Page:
New Delhi, Oct. 9: India’s highest scientific advisory panel has thrown its weight behind genetically-modified crops, appearing to question for the first time a moratorium on a GM food crop imposed by the Union environment ministry two years ago.
The Scientific Advisory Council (SAC) to the Prime Minister has said India will need to adopt a judicious blend of traditional breeding and GM technology to combat challenges of land shortages, low productivity, soil-laden soils, drought, and post-harvest losses.
In a statement released this evening, the SAC said GM maize, soya, potato, canola, and cotton are grown in many countries and the performance of GM crops has been very positive. “This view is endorsed by (international) scientific bodies,” it said.
Former environment minister Jairam Ramesh had in February 2010 imposed a moratorium on the cultivation of GM brinjal although a regulatory body under his own ministry had approved it. Ramesh had said that critics had raised “legitimate concerns” about GM brinjal and that India needed a regulatory system that inspires confidence among the public.
The SAC today said that the precautionary principle is “inherently sound” but it must be applied through a science-based safety assessment and social and economic analysis of the need for commercial cultivation of GM crops.
“This is an attempt to articulate our stand on a contentious issue,” a member of the SAC told The Telegraph. “There needs to be a rational process for evidence gathering and an objective way of reading the evidence.”
Sections of the biotechnology community have viewed the moratorium on GM brinjal as “unscientific” as, they claim, it has overlooked evidence that established the safety of the plants. But critics have questioned these assessments and reliability of tests.
“The current debate is demoralising and isolating our scientists whose skills have been built with painstaking effort and large investments. The policy confusion will keep the brightest scientists away from this field of research,” the SAC said in its statement.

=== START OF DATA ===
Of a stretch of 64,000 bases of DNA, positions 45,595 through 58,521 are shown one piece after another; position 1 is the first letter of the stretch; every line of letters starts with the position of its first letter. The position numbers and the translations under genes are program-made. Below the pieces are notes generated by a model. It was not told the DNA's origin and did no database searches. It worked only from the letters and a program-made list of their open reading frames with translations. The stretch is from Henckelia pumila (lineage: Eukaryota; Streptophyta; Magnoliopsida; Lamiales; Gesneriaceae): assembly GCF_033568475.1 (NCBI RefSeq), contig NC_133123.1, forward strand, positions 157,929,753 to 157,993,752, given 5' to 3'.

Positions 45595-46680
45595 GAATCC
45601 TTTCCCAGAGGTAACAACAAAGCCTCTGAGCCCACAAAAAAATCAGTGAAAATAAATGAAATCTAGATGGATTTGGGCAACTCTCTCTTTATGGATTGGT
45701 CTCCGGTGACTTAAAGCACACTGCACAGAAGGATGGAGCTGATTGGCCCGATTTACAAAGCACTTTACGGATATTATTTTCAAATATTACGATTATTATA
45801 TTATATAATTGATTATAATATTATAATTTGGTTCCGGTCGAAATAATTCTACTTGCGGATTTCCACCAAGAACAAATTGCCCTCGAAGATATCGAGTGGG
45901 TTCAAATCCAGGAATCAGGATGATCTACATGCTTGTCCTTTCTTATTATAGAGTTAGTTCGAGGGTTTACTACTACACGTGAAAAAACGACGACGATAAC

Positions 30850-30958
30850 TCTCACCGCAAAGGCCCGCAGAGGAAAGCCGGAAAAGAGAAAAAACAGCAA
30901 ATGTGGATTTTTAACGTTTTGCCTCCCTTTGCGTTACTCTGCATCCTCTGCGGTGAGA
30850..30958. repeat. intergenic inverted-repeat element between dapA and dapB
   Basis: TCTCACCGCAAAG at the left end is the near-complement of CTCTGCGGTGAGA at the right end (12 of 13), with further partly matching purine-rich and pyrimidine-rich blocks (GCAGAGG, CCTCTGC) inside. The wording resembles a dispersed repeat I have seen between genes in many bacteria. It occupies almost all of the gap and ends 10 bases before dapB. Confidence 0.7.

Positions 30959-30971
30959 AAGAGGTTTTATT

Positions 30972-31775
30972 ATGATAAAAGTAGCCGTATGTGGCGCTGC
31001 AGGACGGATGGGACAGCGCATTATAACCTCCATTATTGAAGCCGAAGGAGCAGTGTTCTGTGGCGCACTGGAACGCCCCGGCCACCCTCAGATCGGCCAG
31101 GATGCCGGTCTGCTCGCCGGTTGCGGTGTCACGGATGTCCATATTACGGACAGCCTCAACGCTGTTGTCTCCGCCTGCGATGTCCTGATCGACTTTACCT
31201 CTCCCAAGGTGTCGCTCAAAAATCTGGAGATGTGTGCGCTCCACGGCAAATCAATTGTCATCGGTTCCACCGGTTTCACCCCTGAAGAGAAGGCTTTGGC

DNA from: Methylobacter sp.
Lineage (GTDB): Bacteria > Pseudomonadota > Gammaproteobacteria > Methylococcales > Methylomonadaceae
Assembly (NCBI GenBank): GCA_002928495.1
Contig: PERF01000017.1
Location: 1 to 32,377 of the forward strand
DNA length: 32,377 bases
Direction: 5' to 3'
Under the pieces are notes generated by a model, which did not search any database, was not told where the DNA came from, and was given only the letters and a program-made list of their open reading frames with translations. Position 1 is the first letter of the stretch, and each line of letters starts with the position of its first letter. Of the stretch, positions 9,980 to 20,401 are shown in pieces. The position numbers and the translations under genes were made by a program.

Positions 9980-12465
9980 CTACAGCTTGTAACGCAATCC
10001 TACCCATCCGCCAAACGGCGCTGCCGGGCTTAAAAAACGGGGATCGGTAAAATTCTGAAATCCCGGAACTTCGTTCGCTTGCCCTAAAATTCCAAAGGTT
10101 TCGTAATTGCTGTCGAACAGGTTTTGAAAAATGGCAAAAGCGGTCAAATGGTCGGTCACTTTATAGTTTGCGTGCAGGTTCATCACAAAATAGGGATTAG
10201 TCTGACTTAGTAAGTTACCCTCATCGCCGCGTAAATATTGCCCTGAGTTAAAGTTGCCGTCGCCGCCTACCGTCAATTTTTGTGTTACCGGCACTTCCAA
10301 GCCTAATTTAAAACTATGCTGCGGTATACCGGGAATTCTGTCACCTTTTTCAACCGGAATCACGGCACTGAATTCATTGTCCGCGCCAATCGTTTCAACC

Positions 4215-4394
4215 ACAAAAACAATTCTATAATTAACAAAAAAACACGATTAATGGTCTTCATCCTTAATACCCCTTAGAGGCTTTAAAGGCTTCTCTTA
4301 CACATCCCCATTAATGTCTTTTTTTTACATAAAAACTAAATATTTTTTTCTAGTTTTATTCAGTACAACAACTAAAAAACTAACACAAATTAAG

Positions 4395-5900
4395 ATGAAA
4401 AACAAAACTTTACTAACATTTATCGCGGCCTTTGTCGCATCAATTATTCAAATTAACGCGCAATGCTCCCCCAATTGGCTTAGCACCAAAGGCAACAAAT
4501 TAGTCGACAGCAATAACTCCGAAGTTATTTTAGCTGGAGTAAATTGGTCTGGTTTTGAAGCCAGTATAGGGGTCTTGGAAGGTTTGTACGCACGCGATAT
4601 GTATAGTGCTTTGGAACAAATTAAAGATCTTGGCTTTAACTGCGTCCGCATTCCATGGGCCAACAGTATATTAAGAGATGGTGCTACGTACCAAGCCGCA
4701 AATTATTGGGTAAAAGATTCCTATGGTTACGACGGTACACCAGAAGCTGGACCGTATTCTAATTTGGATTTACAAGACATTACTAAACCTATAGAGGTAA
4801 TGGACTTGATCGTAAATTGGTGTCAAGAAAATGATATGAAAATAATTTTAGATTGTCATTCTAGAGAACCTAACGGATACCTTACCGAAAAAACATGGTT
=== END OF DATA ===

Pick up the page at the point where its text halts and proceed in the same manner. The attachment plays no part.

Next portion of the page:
Plant biologists say India is losing time over the impasse over GM crops.
“We need to resolve this debate quickly — there are several GM crops in the pipeline,” Asis Datta, a senior scientist at the National Institute of Plant Genome Research, New Delhi, told The Telegraph.
Datta himself had developed a protein-rich potato, but other GM crops under various stages of development include a tomato with a long shelf life and rice plants engineered for various favourable traits.
The SAC has called for a restructuring of the two existing regulatory bodies that approve field trials of GM crops and assess safety studies ahead of final approval for commercial cultivation. It has recommended that the review committee on genetic manipulation (RCGM) and the Genetic Engineering appraisal committee (GEAC) should exclusively assess the safety and efficacy of GM crops.
The decision on commercial cultivation should be left to agricultural ministry, it said.
“We’re calling for a clear regulatory separation of safety assessment of a crop and the assessment of the need for commercialisation of a GM crop already assessed as safe,” the SAC member said, requesting anonymity.
“These should be two different decisions based on two different sets of criteria — safety assessment on the basis of toxicity test results and the cultivation on the basis of farmers, prices, commercial implications.”
The SAC has also recommended that both RCGM and GEAC should have fulltime chairpersons and the RCGM chairperson should be the co-chair of the GEAC but should not be nominated by the biotechnology department.
Both bodies are currently chaired by officials in biotechnology and environment who also hold other responsibilities. “The job of the chairperson of a regulatory authority should be fulltime — we need a senior secretary-level individual,” an SAC member said.